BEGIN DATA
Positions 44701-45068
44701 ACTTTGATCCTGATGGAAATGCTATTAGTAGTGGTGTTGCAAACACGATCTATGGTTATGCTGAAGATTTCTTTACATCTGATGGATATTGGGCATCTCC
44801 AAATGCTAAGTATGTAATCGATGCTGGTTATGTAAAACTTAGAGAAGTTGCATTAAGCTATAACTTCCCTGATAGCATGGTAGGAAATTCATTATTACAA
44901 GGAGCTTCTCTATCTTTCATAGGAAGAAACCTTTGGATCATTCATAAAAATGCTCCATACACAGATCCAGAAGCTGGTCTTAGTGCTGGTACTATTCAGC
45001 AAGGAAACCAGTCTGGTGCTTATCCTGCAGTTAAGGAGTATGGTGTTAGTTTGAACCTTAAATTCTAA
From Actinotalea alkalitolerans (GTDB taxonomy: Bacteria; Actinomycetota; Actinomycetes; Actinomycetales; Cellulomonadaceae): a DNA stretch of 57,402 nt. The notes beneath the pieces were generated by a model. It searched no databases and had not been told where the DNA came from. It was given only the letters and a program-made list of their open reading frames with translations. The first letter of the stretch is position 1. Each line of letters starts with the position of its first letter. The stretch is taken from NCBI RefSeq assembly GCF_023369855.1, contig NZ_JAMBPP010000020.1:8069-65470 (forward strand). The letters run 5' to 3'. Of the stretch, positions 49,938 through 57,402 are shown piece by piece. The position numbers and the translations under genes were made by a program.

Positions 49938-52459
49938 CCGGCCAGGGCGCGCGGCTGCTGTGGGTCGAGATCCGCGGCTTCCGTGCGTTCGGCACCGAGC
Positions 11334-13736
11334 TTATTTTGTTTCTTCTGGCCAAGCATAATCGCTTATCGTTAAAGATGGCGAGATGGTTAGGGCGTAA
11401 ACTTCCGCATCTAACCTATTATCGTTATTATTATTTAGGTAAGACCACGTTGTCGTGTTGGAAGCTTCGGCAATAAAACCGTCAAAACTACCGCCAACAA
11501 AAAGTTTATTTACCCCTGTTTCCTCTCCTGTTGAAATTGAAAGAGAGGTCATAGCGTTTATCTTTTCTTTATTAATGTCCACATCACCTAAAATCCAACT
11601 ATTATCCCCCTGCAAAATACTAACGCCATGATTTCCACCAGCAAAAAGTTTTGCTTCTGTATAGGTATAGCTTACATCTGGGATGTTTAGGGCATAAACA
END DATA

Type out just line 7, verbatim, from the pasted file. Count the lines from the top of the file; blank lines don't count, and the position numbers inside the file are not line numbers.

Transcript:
Positions 49938-52459